Mark Turner

Dharma Days

Warner Brothers, USA

Mark Turner, teor saxophone; Kurt Rosenwinkel, guitar; Nasheet Waits, drums; Reid Anderson, bass

If the major labels are going to open young ears up to something new, guys like Turner may do the trick a lot faster than Sony/Columbia's inadvisable signing of the David S. Ware Quartet some years back: I like "out!" Jazz, often the more "out!" the better, but, well, you might not. Translation: low sales. Don't get scared off this fellow, now: Turner has a highly invdividual take on melody, coming in at you through the side door, the basement stairs, and the service entrance with a certain modal feel that oddly recalls the 1963-68 Miles Davis Quintet, and then wigs out a little further. Turner isn't a Shorter acolyte however, in that his playing does not have that "questioning" air: rather, his "statements" use a neighboring vocabulary to Shorter's. And for those of you who turn off the stereo when the saxophonist goes through the roof, no, none of that here. In fact, Turner's rigorously melodic tone owes more to Lester Young than anybody else (especially in the closing "Seven Points," which owes a point or two to Ron Carter's old workhorse "Mood."), exhibiting that the man has a delicious sense of history. Nasheet Waits is one of the first drummers I've heard since Robert Wyatt or John Stevens who views the entire drum kit as a continuum, all toms or snares or cymbals get equal treatment: his drum interlude on the opening "Iverson's Odyssey" has a springy divination of time recalling Joe Morello. Bassist Reid Anderson seems a bit undermiked although I like what I can hear, and Kurt Rosenwinkel's electric guitar has a chiming John Abercrombie-like spareness. He comps minimally and, as in "Myron's World," discourses as an equal wth Turner here, joins him for long melodic twin statements there. It's unfortunate Turner chose not to cover any old standards this time out, but it's not that he had to, either. When you pick this up, and I think you should, the first few times you hear it Dharma Days comes off a little dry. Keep listening; it comes into focus in good time. Usually very good.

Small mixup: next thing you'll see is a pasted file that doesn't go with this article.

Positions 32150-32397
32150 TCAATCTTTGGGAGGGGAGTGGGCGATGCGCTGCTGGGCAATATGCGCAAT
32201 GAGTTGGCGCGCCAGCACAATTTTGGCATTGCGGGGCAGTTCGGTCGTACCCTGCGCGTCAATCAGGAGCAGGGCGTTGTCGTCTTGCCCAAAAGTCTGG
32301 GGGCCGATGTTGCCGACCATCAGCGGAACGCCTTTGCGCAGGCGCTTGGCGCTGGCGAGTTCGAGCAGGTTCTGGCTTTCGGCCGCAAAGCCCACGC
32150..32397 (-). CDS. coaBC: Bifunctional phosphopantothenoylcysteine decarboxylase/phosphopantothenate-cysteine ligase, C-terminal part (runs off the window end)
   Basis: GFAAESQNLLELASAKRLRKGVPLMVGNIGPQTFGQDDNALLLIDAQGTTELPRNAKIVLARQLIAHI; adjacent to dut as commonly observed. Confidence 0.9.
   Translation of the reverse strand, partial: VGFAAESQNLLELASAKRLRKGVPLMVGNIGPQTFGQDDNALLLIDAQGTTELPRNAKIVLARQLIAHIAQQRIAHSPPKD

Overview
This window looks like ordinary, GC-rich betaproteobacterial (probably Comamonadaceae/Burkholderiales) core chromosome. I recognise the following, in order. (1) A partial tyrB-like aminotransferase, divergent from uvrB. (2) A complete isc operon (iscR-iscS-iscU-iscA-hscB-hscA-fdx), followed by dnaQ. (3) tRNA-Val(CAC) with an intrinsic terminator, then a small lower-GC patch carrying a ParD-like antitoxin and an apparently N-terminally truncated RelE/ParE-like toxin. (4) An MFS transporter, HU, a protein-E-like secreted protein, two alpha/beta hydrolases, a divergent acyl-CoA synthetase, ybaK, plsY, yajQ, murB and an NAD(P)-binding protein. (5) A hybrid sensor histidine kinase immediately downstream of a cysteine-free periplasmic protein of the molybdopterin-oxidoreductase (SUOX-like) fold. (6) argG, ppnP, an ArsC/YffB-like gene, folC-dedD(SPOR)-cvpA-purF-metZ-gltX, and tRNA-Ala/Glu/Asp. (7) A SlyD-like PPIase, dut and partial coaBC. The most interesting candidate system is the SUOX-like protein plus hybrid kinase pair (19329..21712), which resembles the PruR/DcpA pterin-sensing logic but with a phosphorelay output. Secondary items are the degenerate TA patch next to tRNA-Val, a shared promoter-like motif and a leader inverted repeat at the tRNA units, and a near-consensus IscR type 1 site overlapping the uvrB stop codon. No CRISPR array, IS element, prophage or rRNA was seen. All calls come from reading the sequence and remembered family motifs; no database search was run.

by Ken Egbert

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